Dozens of schools in the Lake Elsinore Unified School District, and thousands more statewide, have potentially dangerous seismic hazards or have never received final seismic safety certification as required by law, according to a 19-month investigative report released Thursday by the non-profit watchdog group California Watch.
In total, California Watch identified five LEUSD schools that have potentially dangerous seismic hazards: , , , , and
District wide, the watchdog group found an additional 49 school construction projects that never received final seismic safety certification as required by law (see list below). Without certification, it's unknown whether there is seismic risk.
Lake Elsinore Unified School District did not respond to questions posed by Patch.com for this story, but Thursday’s California Watch report raises grave questions about the state's lack of enforcement of seismic safety in the schools.
California began regulating school architecture for seismic safety in 1933 with passage of the Field Act. The law requires careful design and inspected construction of public K-12 schools.
To spur Field Act compliance, in 1999 the California legislature approved AB 300, which required the state’s Department of General Services to conduct a “collapse risk” inventory of K-12 school buildings built before July 1, 1978. The list identified 7,537 at-risk buildings statewide that were not in compliance with the Field Act, including LEUSD schools.
In 2008, the DSG’s Division of the State Architect sent the list to all California school districts, in an effort to bring schools up to standard.
“We made the districts aware … (of) the AB 300 list,” said Eric Lamoureux, acting deputy director of the state Department of General Services.
But Lamoureux explained that districts were encouraged – not mandated -- to provide status updates to the Division of the State Architect on necessary upgrade projects.
“There are no statutes that (require) districts respond. Most districts did not come forward,” Lamoureux said, adding that the only time action is taken against a district by the state is when there is an “obvious egregious safety threat.”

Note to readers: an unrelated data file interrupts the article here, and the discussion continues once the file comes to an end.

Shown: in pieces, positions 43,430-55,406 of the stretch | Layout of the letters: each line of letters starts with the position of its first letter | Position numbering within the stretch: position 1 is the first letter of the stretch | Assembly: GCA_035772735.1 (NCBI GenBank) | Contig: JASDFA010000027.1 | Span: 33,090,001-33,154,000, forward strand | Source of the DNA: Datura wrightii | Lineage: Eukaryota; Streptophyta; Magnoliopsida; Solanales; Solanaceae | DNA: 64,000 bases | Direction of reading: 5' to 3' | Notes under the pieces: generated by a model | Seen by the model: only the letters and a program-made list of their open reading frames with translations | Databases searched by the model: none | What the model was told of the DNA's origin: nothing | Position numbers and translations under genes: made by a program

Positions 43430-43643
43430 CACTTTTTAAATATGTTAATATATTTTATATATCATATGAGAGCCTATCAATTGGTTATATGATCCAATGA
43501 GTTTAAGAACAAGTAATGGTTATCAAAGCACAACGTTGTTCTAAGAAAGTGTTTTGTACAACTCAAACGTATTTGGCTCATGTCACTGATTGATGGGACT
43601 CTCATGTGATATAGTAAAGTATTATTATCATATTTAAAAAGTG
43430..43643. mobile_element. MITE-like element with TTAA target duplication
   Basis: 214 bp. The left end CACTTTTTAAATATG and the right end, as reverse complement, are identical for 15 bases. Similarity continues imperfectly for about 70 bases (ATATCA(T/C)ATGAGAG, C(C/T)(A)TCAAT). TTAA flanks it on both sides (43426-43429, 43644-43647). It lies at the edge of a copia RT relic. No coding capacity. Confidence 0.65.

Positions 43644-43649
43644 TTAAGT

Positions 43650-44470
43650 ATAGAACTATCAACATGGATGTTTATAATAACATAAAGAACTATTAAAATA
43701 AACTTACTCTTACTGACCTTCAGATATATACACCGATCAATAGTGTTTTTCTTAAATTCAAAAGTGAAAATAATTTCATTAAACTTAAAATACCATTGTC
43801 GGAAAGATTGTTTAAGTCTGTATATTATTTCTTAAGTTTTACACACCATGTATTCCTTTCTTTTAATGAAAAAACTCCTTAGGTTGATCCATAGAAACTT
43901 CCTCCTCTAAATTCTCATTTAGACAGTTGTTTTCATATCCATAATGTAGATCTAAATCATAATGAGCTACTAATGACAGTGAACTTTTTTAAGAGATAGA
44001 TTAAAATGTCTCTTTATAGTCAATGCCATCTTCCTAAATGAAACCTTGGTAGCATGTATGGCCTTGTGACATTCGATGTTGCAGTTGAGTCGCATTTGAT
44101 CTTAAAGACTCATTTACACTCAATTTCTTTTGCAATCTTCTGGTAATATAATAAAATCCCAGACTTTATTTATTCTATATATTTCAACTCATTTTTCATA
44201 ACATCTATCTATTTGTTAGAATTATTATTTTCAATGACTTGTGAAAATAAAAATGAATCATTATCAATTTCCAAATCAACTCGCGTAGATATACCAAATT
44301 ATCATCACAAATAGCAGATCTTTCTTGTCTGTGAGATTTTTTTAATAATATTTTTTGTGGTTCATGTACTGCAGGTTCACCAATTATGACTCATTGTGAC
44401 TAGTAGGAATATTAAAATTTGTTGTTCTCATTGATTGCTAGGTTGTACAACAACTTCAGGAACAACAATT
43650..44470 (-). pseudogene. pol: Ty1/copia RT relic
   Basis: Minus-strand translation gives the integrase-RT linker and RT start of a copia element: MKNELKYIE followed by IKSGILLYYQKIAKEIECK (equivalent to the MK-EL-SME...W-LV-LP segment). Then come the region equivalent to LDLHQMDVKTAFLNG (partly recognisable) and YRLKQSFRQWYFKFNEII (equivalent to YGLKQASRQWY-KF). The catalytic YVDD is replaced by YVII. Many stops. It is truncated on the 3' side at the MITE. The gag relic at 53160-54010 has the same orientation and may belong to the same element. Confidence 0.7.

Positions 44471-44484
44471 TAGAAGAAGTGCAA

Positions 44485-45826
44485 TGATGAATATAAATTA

Lamoureux said the DSG doesn’t have “quantifiable evidence” that AB 300 at-risk schools are structurally unsound.
“It’s up to the district to verify,” he admitted, noting that school officials can be held criminally liable if a student or staff member dies or is injured by earthquake damage at a school that doesn’t have Field Act certification.
The same lax oversight has been applied to school site construction projects. According to Lamoureux, if a project doesn't get final safety certification as required by law under the Field Act, there are no repercussions. Instead, the state simply denies future construction projects at the site until certification is obtained.
But certifying seismic soundness decades – or nearly a century -- after construction is a large undertaking. And for schools found to be out of compliance with the Field Act, retrofit money is scarce.
In 2006, California voters approved a $199.5 million Seismic Mitigation Program designed to help fund retrofit projects in cash-strapped school districts. But very little money has been dispersed, largely because schools are unable to qualify under the program’s rigid process.
To date, only $4.6 million has been doled out between two schools located in Northern California -- San Ramon Valley High School and Piedmont High School.
Mary Lou Zoback, a former research scientist with the U.S. Geological Survey and vice president of Risk Management Solutions, which advises the insurance industry on catastrophe risk, said she was appalled at the restrictive rules.
“They have created a bureaucratic process all about dollars and cents rather than potentially about kids’ lives,” said Zoback, adding that her interpretation of the Seismic Mitigation Program rules exclude nearly every district in the state.
State Senate Majority Leader Ellen M. Corbett, D-San Leandro, wants to hold legislative hearings on the matter to find out why there’s a choke hold on funding.
“If we’re doing something that puts children at risk, it’s unacceptable,” she said.
California Watch contends that lack of funding and limited state oversight have put the safety of California’s schoolchildren in peril.
“State regulators have routinely failed to enforce California’s landmark earthquake safety law for public schools, allowing children and teachers to occupy buildings with structural flaws and potential safety hazards,” the watchdog group reported. “Over the last two decades, enforcement of the Field Act has been plagued with bureaucratic chaos.”
Meanwhile, as the quagmire continues, Lake Elsinore holds a special distinction: It is the namesake and home of one of the state’s largest natural wonders -- the Elsinore fault zone.
LEUSD schools with construction projects that never received final seismic safety certification as required by law (note: several additional construction projects were identified but could only be tied to the district, and not a specific school):
, , , , , , , , , , Butterfield Elementary (closed), Jean Hayman Elementary (closed), , , ,
This story was produced using data provided to Patch by California Watch, the state's largest investigative reporting team and part of the Center for Investigative Reporting. Read more about Patch's collaboration with California Watch.